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Roof Inspections

Home buyers can sometimes be unrealistic in their expectations of a home inspection.  Of course, nobody actually schools buyers on what the limitations and exceptions are to a home inspection.  Many real estate agents do not know either.  Hopefully, the home inspector has a website that pretty much covers what to expect.

But I want to focus just on roof inspections.  I used to say "I will walk on the roof" but I have since found a new and updated method that eliminates the danger while providing the buyer with roof pictures.  With new state-of-the-art drones, you can get as many pictures and as close up as you would want.  The reason I bring this up is because I saw a blistering review on a competitor whom I have never met but with whom I felt a great empathy.  The "reviewer" was insensed because the inspector would not climb a ladder to the second story roof and walk on it. 

1.  In fact, every Standards of Practice for Home Inspectors states that the inspector is not required to do anything he considers dangerous, and if he provided a copy of the Standards to the buyer, then the buyer should have known that.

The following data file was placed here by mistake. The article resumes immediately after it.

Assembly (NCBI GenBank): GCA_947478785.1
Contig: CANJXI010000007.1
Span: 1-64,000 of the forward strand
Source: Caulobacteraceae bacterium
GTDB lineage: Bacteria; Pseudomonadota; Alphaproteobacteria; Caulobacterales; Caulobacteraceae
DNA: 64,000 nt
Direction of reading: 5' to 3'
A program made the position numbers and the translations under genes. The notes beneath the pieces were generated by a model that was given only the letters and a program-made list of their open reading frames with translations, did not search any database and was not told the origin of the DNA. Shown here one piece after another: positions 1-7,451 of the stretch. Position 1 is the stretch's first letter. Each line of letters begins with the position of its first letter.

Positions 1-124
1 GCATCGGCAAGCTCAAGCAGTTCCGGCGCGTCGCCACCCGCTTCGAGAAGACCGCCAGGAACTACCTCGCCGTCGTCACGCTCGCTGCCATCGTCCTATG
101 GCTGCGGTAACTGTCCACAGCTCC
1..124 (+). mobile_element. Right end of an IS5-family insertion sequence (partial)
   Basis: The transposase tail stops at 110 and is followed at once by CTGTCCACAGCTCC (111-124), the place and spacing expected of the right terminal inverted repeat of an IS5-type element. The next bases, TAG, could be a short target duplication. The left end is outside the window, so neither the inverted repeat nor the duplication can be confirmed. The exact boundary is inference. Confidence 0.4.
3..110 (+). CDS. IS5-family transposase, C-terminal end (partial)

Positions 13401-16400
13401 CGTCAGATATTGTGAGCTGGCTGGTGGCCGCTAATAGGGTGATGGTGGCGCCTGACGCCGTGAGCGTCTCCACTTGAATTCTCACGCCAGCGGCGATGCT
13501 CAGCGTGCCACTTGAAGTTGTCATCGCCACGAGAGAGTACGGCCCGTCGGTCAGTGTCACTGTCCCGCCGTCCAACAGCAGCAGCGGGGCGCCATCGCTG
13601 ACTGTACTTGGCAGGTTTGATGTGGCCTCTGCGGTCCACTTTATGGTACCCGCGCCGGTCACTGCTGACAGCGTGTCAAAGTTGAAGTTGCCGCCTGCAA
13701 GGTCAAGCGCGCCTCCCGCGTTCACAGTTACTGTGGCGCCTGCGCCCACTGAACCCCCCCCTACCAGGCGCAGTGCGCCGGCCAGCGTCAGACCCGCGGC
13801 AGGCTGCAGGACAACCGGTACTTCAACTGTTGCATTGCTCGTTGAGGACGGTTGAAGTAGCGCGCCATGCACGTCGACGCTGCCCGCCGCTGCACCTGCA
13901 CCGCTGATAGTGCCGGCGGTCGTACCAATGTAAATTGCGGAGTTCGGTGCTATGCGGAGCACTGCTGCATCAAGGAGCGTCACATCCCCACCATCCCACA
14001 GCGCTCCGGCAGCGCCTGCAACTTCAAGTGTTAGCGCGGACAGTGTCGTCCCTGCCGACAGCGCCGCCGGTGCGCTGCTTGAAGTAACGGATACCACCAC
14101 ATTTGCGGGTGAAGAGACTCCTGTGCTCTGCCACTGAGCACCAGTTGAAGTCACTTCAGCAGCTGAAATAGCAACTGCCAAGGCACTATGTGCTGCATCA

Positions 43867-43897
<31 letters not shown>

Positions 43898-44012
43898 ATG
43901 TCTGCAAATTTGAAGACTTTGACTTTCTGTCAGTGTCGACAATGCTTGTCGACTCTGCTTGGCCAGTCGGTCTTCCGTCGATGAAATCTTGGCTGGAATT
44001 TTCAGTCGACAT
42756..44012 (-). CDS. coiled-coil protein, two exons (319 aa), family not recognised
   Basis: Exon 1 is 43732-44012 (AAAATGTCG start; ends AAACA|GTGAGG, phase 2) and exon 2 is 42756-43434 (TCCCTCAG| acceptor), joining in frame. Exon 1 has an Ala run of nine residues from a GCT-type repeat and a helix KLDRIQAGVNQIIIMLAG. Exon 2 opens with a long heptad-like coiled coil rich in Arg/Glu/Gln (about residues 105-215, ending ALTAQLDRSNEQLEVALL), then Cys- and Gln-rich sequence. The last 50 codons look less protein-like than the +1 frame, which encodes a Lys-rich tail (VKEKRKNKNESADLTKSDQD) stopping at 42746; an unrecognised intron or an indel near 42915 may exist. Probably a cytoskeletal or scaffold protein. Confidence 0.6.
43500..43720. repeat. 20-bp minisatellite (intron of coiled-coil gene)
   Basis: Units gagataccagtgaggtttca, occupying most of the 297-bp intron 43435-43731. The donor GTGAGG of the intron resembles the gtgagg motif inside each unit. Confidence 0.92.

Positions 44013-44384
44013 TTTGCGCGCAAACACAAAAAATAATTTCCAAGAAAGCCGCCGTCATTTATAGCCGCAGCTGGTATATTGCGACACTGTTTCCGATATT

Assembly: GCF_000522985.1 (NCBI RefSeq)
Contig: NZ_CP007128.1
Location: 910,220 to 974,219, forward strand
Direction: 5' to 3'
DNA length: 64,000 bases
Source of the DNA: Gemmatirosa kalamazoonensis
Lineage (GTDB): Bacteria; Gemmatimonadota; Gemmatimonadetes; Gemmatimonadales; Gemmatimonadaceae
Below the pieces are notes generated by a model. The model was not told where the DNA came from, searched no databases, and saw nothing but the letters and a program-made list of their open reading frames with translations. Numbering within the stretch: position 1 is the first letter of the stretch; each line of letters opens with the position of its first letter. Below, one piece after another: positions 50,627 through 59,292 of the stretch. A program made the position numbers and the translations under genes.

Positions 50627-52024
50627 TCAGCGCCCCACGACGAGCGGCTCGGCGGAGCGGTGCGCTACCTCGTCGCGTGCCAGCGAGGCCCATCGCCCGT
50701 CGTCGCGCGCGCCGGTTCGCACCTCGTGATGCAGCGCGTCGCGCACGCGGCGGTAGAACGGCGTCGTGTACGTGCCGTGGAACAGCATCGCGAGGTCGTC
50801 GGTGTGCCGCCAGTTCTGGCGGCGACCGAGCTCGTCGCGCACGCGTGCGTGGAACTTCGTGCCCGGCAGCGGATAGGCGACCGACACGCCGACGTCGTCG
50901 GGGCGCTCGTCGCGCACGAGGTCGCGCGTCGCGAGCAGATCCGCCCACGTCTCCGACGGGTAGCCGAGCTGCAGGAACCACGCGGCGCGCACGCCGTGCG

2.  Walking on any roof has inherent dangers.  I had a buyer insist upon getting on the roof himself, which he did, and put his foot through a soft spot and created a hole.

3.  Climbing a ladder with camera and binoculars on a windy day is a recipe for disaster.  My wife's late husband fell off a ladder and died instantly.

My point is, it is totally unnecessary to climb a ladder to view the roof or walk on it when you have a drone.  Buyer's expectations must be managed and old fashioned methods are no longer appropriate.

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